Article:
Highlights of the Webinar:
Prescriptions for Business Survival and Sustainability in a Pandemic

Episode 2:
Building a Sustainable Business Model to Overcome a Pandemic
8 May 2020, 3:00PM – 5:00PM



The Employers Confederation of the Philippines (ECOP), in partnership with the Wadhwani Foundation, launched a program called “Prescriptions for Business Survival and Sustainability in a Pandemic”. The program aims to equip start-ups and aspiring entrepreneurs with skills that will eventually help them create and develop opportunities for new business ventures especially during challenging times.


The webinar series touches on four (4) key main topics, namely: 1) Starting and Redesigning your Business during a Pandemic: Using Design Thinking Principles and Applications, 2) Building Sustainable Business Model Opportunities During Times of a Pandemic, 3) Building an “A” Team for your Enterprise: Getting the Right People to Do the Job, and 4) Getting Venture Capital for your Enterprise: Finding Capital to Start your Business.


Episode 2 notably presented ideas on how businesses could become more successful with their products and services. It has been mentioned that delivering outstanding value to the identified target segment would efficiently maximize the profits of a business. The identified target segment pertains to the effort of the employer to take the time and define his/her customers in a way that he/she will know how to cater to the latter’s needs. Moreover, the episode also discussed how the pandemic is shaping business models in an unprecedented way. Business owners must be able to provide solutions to the problems faced during the crisis in order to rise up. The discussion brought to the surface the reality that business owners face during the crisis and how it challenged them to cope up with its negative impacts.


Such proactivity of following a sustainable business model allows business owners to have enough elbow room in any given circumstance. This is crucial in ensuring the resiliency of businesses and its profitability even at trying times. Relevance of a business in a certain situation is key in keeping the business alive.





  • Practise Head – Entrepreneurship Education , Wadhwani Global University at Wadhwani
  • A popular speaker and teacher in the entrepreneurial ecosystem in India .





Governor, Employers Confederation of the  Philippines (ECOP)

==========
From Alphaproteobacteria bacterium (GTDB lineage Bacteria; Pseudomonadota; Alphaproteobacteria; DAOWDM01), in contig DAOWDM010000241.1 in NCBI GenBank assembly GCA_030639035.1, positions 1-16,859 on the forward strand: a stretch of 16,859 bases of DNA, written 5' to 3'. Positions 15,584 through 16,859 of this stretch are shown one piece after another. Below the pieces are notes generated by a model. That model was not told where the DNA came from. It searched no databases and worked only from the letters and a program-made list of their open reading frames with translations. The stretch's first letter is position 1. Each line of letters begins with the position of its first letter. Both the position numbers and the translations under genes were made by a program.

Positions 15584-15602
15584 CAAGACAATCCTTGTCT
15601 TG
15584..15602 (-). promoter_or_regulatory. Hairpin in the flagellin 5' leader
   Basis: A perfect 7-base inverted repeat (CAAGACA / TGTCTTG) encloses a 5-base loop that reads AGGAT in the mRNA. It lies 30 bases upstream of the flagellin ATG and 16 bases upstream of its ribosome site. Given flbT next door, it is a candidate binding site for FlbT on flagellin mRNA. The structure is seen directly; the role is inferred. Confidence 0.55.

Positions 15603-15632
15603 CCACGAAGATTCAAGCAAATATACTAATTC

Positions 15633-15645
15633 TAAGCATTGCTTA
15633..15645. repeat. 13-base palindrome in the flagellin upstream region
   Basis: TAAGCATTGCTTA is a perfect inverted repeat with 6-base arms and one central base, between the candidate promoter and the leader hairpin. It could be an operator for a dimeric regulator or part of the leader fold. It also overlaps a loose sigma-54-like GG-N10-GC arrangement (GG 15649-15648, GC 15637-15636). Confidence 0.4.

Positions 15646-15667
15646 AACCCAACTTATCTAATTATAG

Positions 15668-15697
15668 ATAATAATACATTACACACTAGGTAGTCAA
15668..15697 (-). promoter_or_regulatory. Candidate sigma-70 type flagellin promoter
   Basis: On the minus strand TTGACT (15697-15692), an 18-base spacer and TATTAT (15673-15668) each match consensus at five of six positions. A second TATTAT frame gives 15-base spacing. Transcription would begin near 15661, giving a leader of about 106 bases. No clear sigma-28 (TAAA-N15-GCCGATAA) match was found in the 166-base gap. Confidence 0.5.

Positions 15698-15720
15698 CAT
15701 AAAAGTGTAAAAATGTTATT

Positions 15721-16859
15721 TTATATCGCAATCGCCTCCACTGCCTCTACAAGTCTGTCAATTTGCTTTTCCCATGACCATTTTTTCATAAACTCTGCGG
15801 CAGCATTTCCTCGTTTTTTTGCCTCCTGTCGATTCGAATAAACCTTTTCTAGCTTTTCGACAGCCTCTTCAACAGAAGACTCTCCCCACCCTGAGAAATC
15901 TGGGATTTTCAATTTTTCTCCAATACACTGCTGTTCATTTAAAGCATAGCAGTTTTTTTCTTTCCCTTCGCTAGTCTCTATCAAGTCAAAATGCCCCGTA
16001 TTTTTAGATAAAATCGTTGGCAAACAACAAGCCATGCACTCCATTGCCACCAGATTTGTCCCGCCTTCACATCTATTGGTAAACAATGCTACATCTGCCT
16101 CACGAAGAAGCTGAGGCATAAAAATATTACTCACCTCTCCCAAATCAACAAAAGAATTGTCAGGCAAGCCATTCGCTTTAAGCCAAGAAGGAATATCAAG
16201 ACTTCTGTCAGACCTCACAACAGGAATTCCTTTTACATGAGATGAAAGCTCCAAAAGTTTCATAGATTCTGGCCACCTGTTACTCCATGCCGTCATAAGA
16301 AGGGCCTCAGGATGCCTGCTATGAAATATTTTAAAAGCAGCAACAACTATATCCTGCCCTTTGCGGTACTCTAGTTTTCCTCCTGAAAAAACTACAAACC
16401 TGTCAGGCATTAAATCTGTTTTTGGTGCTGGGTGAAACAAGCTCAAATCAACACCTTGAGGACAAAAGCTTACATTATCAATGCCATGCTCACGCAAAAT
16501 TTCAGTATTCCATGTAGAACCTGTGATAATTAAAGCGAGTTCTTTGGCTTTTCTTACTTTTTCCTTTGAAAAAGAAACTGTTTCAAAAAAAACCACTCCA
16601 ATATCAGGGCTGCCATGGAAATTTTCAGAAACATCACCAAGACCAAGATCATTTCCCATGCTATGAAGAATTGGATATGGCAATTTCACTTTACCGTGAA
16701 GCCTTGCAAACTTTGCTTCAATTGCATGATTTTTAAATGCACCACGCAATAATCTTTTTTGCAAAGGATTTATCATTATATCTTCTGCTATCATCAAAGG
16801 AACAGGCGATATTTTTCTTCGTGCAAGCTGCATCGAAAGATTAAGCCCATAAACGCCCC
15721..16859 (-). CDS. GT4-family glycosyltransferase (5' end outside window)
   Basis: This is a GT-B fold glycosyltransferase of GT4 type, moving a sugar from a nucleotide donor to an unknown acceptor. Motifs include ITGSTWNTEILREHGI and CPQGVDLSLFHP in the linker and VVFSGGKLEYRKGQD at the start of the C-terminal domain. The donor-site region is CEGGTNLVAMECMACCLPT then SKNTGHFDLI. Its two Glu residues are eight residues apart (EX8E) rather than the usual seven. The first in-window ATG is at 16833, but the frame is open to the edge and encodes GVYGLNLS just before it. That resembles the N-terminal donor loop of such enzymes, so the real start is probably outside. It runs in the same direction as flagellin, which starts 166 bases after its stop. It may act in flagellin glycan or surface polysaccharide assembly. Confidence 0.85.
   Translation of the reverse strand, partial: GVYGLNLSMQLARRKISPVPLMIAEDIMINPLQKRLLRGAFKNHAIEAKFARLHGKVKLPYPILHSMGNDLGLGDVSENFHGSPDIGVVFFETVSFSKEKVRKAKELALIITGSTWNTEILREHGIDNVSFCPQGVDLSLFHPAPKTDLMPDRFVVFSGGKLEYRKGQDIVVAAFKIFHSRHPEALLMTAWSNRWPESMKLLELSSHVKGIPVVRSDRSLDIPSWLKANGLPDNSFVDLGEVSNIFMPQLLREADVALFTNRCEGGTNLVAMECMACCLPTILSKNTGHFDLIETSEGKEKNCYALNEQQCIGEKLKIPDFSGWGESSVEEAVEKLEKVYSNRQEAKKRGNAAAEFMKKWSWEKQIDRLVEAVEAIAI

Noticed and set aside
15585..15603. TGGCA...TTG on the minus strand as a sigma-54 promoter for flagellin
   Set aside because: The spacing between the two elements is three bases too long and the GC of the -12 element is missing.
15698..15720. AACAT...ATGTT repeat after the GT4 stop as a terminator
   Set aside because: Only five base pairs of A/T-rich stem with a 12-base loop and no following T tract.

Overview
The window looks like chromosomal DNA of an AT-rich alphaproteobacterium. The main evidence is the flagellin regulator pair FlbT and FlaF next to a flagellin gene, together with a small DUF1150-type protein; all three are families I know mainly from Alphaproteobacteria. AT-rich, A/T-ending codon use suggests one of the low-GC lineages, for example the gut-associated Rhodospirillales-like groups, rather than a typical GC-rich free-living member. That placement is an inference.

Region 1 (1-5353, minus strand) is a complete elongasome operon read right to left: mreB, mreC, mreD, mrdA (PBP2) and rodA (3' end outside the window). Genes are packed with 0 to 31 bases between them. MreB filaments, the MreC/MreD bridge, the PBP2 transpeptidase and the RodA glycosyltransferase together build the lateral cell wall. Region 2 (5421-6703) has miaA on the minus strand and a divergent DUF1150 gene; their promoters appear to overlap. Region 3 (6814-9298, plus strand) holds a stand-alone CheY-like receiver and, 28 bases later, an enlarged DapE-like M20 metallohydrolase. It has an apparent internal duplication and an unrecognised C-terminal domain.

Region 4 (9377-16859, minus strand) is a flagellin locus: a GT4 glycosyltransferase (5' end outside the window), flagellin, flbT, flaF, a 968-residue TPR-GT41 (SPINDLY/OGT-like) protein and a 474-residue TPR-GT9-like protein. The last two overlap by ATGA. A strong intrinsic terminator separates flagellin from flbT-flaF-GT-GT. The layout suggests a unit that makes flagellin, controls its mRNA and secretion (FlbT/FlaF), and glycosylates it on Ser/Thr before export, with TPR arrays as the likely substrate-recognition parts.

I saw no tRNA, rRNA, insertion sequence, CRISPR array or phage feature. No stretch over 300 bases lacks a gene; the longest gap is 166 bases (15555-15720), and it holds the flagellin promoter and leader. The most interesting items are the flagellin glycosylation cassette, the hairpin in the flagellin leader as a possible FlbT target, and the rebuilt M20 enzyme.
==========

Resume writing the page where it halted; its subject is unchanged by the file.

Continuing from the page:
President, Philippine Association of Legitimate Service Contractors (PALSCON)



Senior Vice President, Big Boss Cement Corporation



Owner/Proprietress, Casa Nieves Corporation/Kampai Sushi Bar





Director-General, Employers Confederation of the  Philippines (ECOP)


On Conquering Challenges and Discovering Strengths

The panelists shared their experiences during the on-going pandemic and how they were able to transform their businesses to accommodate the tides of change:

    • Business owners should look inward first, look at the strength of his/her people as well as the relevant skills needed; the skills must be developed further.
    • Most businesses rely on manual workforce, therefore it is necessary to look for solutions that will minimize the negative impacts of the pandemic to the workforce.
    • Business owners should exercise empathy towards their employees and assist them throughout the transition to the new
    • Business owners should expect massive changes in the conduct of business after ECQ
        • Shift to digital is imperative
        • Diversification of business activities to remain relevant
        • Search for novel and actionable business models
    • Business owners must be able to balance the need for automation of operations and need for security of employment.
    • The crisis compelled owners of MSMEs to stretch their capabilities and explore on uncharted areas
        • Online transactions
        • Product selling through a website/social media
    • Having a Business Continuity Plan (BCP) in place plays a big part in the contingency plan of businesses.
        • Some of the businesses that managed to quickly react are those that have plans and programs in place.


Highlights of the Presentation:


Delivering Value in Your Enterprise: Unlocking the Mysteries Behind Successful Products and Services

  • The core function of entrepreneurship is being able to deliver outstanding value to the identified target segment efficiently to be able to maximize the profits that may be gained.


Identified Target Segment

  • An approach to identify your customers’ persona by drawing your own vision of a customer
  • Define your customer through:
    • Demographic Profile
    • Geographic Profile
    • Psychographic/Behavioral Profile
    • Identifying the best channels to reach out to customers
    • Immerse/empathize with customers
  • Understand value
    • Understand what the customer really wants.
      • Look for the needs of the customers and then offer products/services that respond to those needs.
    • Seller products and buyer needs must be matched.


Where are Business Models Used?

Traditional Business Models:

    • Trading
    • Manufacturing
    • Distributing
    • Retailing
    • E-tailing / e-Commerce
    • Click and Mortar – Company running a website for products/services advertising
    • White labelling – Company relies on third-party supplier
    • Outsourcing
    • Network Selling

Newer Business Models:

    • Utilization of Online Platforms
    • Aggregator – A firm organizes multiple services providers under one brand name